While Paramount was in negotiations to buy the screenplay, Meyers began aggressively courting Gibson. (Conveniently enough, the actor’s production company, Icon, has a deal with Paramount.) But reeling Gibson in to a romantic-comedy role after 1990’s dismally received Bird on a Wire, in which he played a federal witness on the lam opposite Goldie Hawn, took some serious persuasion. With that movie, the actor had tried playing lust for laughs, ”and it didn’t work,” admits Gibson, directing his squint of chagrin across the restaurant at L.A.’s Four Seasons Hotel. ”I thought, ewwww, but I liked Nancy. And I liked the script.”
After two lunch dates and still no sign of a commitment, Meyers says she resorted to pleading. ”I had been through this with Hugh Grant on a movie that was never made called Love Crazy, and it was months of talking, and then he said yes, and then he said no, and it was very painful,” the filmmaker says. ”So I told Mel, ‘I can’t live through this. If you don’t want to do it, just say no. Otherwise, just say yes.”’
Two days later, Gibson agreed to star (with Icon coproducing). ”She talked me into it,” says the actor, rubbing his fingers over what used to be his hair (he shaved it all off on a whim in September). ”She said she wanted this to be more than just some cute funny thing, and this is something that concerns us all — unless you’re a hermaphrodite.” Taking a caveman stab at his arugula, Gibson, who is married with seven children, continues: ”When I was a kid, some guy told me that men play at love to get sex, and women play at sex to get love. The dynamite thing is that in a healthy relationship, you can meet somewhere in the middle.”
EW: Does a woman want to be considered sexy or smart?
GIBSON: Smart is sexy.
HUNT: Does the woman want the man to f— her or hire her?
Hunt, who costars as Darcy Maguire, Nick’s brilliant but self-doubting manager, played even harder to get. ”I couldn’t imagine anyone else pulling it off,” says Meyers. ”She has to be Mel Gibson’s boss, and you can’t have a woman whose knees are knocking below the camera line. Helen’s my ideal of a smart, modern, comfortable career woman.” But Hunt, who was prepping for roles in Pay It Forward and Cast Away, says a romantic comedy wasn’t exactly what she had in mind.
”I had seven years of that [on Mad About You],” says the 37-year-old actress, snuggled in a restaurant banquette in Manhattan, where she’s filming Woody Allen’s latest comedy. Hunt also had some issues with the final scene, in which Nick comes clean about his inner rat, only to have Darcy punch him in the face. Hunt felt the solution was too pat. ”I said to Nancy, ‘Please don’t hire me if you’re not okay that I’m not okay with the last scene.”’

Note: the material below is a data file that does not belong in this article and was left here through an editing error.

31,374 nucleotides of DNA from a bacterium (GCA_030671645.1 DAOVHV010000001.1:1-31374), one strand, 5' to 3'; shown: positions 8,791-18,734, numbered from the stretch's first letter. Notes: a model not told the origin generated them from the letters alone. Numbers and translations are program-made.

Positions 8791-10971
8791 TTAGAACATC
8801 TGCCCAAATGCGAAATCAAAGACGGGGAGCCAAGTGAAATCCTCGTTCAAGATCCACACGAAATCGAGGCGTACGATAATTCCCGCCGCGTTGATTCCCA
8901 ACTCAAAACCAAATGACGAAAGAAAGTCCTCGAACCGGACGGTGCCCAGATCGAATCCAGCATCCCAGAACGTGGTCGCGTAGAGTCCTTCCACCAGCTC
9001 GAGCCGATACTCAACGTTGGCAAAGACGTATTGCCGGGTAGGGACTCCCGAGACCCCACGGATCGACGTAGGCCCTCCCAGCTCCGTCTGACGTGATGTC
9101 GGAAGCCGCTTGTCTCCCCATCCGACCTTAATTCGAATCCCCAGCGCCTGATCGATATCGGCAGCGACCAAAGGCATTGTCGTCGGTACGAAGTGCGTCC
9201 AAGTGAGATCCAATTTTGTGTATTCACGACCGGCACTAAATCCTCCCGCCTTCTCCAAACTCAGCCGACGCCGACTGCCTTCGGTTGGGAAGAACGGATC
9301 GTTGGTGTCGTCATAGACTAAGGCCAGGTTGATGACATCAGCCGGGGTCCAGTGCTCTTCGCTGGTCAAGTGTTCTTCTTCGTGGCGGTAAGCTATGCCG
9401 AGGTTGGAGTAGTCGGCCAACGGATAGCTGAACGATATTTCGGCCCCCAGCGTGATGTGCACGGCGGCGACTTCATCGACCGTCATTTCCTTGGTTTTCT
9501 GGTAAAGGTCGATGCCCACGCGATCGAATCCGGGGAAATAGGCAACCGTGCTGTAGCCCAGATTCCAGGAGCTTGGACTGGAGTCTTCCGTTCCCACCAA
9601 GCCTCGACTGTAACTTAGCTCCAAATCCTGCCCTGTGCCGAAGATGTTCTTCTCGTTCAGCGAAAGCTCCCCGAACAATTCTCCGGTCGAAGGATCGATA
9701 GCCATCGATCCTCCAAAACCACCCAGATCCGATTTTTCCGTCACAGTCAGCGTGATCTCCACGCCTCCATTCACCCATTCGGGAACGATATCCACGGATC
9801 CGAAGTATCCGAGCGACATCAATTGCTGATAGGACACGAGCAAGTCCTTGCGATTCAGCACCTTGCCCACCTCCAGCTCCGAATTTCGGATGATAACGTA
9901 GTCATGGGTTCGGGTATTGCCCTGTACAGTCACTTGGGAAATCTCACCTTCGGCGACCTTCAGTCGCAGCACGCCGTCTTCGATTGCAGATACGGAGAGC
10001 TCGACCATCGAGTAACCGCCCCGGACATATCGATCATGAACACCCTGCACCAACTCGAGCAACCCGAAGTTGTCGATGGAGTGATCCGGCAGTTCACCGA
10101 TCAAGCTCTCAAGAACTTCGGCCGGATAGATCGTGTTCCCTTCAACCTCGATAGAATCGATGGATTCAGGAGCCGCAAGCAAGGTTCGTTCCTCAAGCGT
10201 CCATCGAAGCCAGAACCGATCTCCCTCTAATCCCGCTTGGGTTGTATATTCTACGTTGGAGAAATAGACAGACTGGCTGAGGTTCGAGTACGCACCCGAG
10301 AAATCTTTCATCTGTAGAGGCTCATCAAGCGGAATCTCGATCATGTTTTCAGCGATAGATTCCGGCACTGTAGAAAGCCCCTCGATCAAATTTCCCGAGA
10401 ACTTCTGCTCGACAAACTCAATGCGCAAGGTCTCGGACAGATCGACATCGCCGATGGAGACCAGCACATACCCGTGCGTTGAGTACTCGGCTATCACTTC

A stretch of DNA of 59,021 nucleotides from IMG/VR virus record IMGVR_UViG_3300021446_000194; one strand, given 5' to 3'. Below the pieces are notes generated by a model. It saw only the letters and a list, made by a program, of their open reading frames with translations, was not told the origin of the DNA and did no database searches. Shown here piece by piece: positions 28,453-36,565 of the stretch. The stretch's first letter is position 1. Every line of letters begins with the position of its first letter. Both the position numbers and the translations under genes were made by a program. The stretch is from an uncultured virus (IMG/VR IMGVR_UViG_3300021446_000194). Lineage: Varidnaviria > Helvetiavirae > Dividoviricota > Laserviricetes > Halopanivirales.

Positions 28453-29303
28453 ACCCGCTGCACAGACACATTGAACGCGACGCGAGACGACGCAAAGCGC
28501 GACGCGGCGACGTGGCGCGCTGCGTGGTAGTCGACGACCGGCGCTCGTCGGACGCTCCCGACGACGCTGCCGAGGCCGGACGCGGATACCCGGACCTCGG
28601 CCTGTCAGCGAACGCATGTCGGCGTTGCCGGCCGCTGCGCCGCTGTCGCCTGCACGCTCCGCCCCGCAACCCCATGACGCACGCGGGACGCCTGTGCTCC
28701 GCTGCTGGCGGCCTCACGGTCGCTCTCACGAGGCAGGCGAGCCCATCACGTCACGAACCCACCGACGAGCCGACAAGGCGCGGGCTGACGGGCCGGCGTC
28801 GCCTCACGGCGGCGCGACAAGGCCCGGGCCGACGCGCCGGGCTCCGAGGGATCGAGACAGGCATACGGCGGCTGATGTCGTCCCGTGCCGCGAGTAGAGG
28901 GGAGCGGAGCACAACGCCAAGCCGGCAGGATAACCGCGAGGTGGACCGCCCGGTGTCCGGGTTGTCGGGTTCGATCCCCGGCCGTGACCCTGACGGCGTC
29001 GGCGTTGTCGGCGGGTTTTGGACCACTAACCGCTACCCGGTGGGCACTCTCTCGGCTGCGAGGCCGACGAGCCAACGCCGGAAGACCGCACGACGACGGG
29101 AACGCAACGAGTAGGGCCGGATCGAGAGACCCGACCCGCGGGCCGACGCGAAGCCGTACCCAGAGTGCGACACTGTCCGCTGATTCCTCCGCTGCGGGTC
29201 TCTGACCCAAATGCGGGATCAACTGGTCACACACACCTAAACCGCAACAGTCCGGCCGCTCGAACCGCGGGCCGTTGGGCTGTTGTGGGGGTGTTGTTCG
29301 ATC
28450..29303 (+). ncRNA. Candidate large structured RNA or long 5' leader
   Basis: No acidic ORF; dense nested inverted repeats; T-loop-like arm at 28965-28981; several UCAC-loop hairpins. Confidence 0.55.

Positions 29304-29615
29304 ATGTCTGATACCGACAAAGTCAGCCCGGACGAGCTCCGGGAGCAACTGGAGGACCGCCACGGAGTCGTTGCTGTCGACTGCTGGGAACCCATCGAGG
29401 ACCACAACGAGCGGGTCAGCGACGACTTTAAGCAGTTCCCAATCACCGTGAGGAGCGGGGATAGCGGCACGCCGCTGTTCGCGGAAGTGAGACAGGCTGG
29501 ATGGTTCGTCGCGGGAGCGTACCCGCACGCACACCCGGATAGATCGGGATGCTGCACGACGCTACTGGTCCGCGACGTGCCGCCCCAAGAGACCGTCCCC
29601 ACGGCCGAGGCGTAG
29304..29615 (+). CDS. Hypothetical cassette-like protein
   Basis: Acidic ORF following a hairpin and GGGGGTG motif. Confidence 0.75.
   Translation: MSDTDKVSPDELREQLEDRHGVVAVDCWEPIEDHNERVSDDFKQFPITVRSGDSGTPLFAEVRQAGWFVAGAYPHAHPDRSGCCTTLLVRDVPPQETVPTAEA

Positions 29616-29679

Meyers promised to make changes, but by the time filming began last February, she still hadn’t figured out how to write a climax that was real, romantic, and not overwrought. ”The number of times I walked into the makeup trailer, with these dark circles under my eyes…” Meyers remembers. ”I’d hand [the scene] to Mel, and he’d say it was good. Then I’d give it to Helen, and she’d have a positive response, and then I’d get an e-mail from her when I got home saying, ”You know what? I was thinking…”’
Even Lansing had something to say on the subject of bossing men around, specifically in that final scene. ”You bring the sum total of your experiences to the movies that you make,” says Lansing, widely believed to be the most powerful female studio executive in Hollywood. ”It was right for Helen Hunt to be a boss. She deserved it. And it was all right for Gibson to be her employee. And they could still enjoy each other and that was all okay.” Says Meyers, who eventually rewrote the ending without the blow, ”Every woman I know found her place in this movie.”
As for Gibson, he was delighted just to play the part — most of the time. ”Helen and Nancy would start talking on this level,” he recalls, ”and during the 14th week of the shoot, I said, ‘You know what? I’m going to the gym.’ I couldn’t deal with them.”
EW: When does a woman want to be a man?
GIBSON: When a man’s bothering her.
As if Gibson would even be capable of such bothering. Mention his name to Hunt and Meyers, two otherwise forthright, intelligent women, and they gush like giddy schoolgirls in love. ”I honestly believe that he’s one of those people with angel wings on his back that no one can see,” says Hunt, who separated from her husband, actor Hank Azaria, earlier this year. Meyers is content to croon, ”He’s one of the greatest men ever.”
As for Gibson, such compliments elicit only a roll of the eyes, as does the suggestion that getting out of the action genre and into the love stuff might be part of some grand career plan. ”I’m way past being a romantic lead — I think that’s Heath Ledger territory,” says the newly enlightened 44-year-old, deferring to his 21-year-old Patriot costar. ”I just preferred the experience of working with women to working with all the guys I usually work with. You don’t have to go out in some stinky field and get all sweaty and run up a hill.” With What Women Want, the actor says that escapes to the gym notwithstanding, ”It was like I was one of the girls.”
And he only had to wax once.